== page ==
urges the latch pin 96 out of the sleeve 112 to permit the footrest assembly 44 to be rotated in either direction opposite to the directions indicated by arrows 128, 130.


Detachment of the footrest assembly 44 can also be easily accomplished.  When the saddle 80 is aligned with the stop member 124, the stop member 124 prevents lifting of the latch assembly 44.  Once the footrest assembly 44 is rotated to the
second or third positions, the saddle 80 can be seen to be clear of the stop member 124 and the entire footrest assembly 44 can be lifted vertically.  The lug 64 will lift out of the upper end 60 of the front tube 18 and the inner end 74 of the support
bracket 62, which carries the saddle 80, will lift up past the stop member 124, which no longer engages the saddle 80.  Again, this only requires release of the latch pin 96 by depressing the lever 116, rotation of support bracket 62 towards the second
position or third positions, and lifting of the entire footrest assembly 44, all tasks which require limited manual dexterity.  Thus, the latch assembly 44 is formed for tool-free detachment from the wheelchair 10 once it has been rotated to a position
beside the side frame 12 or beneath the seat sling 30.


It is an important feature of the present invention that the approached surface 118 be formed as a ramp surface so that rotation of the footrest assembly 44 will be smooth as the latch pin 96 traverses the footrest assembly 44.


It is another important feature of the present invention that the stop member 124 extend over the upper end of the saddle 80 to trap the saddle between the channel 122 and the stop member 124, thus preventing the footrest assembly 44 from being
disengaged from the front tube 18 of the side frame 12 unless the footrest assembly 44 is rotated to the second or third positions.


In accordance with the provisions of the patent statutes, the principle and mode of operation of this invention have been explained and illustrated in its preferred embodiment.  However, it must be understood that this invention can be practiced
otherwise than as specifically explained and illustrated without departing from its spirit or scope.


* * * * *























				
DOCUMENT INFO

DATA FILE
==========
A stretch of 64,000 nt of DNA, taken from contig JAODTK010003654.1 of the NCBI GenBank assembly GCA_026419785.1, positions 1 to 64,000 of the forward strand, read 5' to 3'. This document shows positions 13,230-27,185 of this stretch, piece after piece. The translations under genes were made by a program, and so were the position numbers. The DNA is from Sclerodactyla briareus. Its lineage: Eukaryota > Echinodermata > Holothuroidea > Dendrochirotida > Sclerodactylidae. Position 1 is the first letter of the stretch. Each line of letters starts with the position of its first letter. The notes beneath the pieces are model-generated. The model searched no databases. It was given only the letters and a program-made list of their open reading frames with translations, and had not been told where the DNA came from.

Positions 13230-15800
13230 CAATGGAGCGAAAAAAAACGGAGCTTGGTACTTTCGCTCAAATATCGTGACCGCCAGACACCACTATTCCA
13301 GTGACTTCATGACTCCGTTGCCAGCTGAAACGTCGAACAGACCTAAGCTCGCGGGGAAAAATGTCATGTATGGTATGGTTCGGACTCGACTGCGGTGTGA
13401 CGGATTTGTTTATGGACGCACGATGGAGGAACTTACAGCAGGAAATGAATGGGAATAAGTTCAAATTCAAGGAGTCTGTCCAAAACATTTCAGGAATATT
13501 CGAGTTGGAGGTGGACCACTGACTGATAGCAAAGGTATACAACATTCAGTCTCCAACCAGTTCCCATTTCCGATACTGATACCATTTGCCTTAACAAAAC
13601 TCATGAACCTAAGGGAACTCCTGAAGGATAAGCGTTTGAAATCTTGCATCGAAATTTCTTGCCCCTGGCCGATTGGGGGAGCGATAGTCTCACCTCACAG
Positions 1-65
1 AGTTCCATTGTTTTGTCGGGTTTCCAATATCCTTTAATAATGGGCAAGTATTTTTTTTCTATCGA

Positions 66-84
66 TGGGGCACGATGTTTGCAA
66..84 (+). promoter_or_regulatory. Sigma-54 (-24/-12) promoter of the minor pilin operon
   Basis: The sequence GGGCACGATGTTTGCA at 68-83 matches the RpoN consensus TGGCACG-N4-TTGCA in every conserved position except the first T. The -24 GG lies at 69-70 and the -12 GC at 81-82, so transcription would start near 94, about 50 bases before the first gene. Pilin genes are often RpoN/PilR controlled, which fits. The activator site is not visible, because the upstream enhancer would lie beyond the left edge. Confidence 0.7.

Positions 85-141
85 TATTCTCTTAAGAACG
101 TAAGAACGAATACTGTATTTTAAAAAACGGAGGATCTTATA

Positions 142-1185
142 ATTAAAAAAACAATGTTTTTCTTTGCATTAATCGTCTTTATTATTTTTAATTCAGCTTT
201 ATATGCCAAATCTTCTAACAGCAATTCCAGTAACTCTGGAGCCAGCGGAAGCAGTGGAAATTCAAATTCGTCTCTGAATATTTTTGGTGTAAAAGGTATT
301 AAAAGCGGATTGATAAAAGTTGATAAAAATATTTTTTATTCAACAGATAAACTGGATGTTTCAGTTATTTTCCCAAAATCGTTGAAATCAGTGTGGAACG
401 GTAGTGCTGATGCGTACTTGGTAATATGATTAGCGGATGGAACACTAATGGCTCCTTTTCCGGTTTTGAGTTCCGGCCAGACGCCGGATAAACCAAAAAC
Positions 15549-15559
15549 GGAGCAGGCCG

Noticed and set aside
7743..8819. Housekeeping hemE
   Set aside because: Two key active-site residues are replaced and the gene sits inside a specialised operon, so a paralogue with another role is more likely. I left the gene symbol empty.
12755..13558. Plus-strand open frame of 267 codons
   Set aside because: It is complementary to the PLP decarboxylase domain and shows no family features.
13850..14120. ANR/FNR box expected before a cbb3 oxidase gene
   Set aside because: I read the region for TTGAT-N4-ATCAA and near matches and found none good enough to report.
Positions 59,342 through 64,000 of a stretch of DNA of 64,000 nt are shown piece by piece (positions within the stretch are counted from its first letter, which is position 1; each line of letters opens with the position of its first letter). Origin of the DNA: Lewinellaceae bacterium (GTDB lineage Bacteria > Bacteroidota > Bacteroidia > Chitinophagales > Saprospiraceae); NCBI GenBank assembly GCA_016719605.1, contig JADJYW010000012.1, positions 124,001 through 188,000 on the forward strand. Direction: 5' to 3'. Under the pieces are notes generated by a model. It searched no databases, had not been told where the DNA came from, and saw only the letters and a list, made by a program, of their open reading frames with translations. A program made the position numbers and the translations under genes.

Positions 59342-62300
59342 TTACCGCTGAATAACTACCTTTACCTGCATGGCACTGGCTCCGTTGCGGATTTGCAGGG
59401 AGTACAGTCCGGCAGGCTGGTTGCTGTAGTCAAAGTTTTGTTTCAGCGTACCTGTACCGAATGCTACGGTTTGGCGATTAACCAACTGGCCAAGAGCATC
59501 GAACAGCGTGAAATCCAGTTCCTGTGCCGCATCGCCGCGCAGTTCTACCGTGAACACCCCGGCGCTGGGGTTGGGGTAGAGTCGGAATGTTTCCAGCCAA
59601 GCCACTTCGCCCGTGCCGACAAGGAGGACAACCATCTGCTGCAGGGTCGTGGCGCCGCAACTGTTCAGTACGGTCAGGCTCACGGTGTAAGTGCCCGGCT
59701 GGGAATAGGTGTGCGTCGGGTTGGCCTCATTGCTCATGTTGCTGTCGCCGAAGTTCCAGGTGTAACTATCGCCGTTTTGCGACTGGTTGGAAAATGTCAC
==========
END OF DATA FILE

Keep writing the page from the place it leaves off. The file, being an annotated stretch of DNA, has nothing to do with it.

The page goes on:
Description: This invention relates in general to wheelchairs and, in particular, to wheelchair accessories. Most particularly, the invention relates to a footrest for wheelchairs.A constant effort is made to produce wheelchairs that are user friendly. Focus is drawn towards producing wheelchairs that are strong and durable yet portable and lightweight. Use of high-strength, lightweight, aircraft-grade aluminum tubing inwheelchair frames has led to the production of lightweight wheelchairs without sacrificing strength and durability. Advancements in folding frame construction have led to wheelchairs that are more portable. The use of seat slings and canvas backrestshas further contributed to lightweight construction, and thus to the portability of wheelchairs. Various innovations have been directed towards adjustable features. Pivotal seat connections permit the seat to be adjusted in inclination and elevation. Recent developments in wheel mounting assemblies permit camber adjustments quickly and without the aid of tools. Even advancements in the construction of footrest assemblies have rendered such assemblies easily movable relative to the wheelchair frame. Often, such assemblies are also easily detachable. Most usually, the footrest assemblies pivot from a position in front of the chair to a position beside the wheelchair. When beside the wheelchair, the footrest assembly will not interfere with theuser's ability to get into and out of the wheelchair. However, in this position, the footrest assembly could interfere with the ingress and egress of the wheelchair occupant in areas where a limited amount of space is available. To date, this problemhas been addressed by removing the footrest assembly. Such footrest assemblies are often complex in construction and difficult to use, often demanding a great amount of dexterity from a wheelchair occupant. Consequently, this could be a cumbersome taskfor the wheelchair occupant.What is needed is a simple, lightweight foot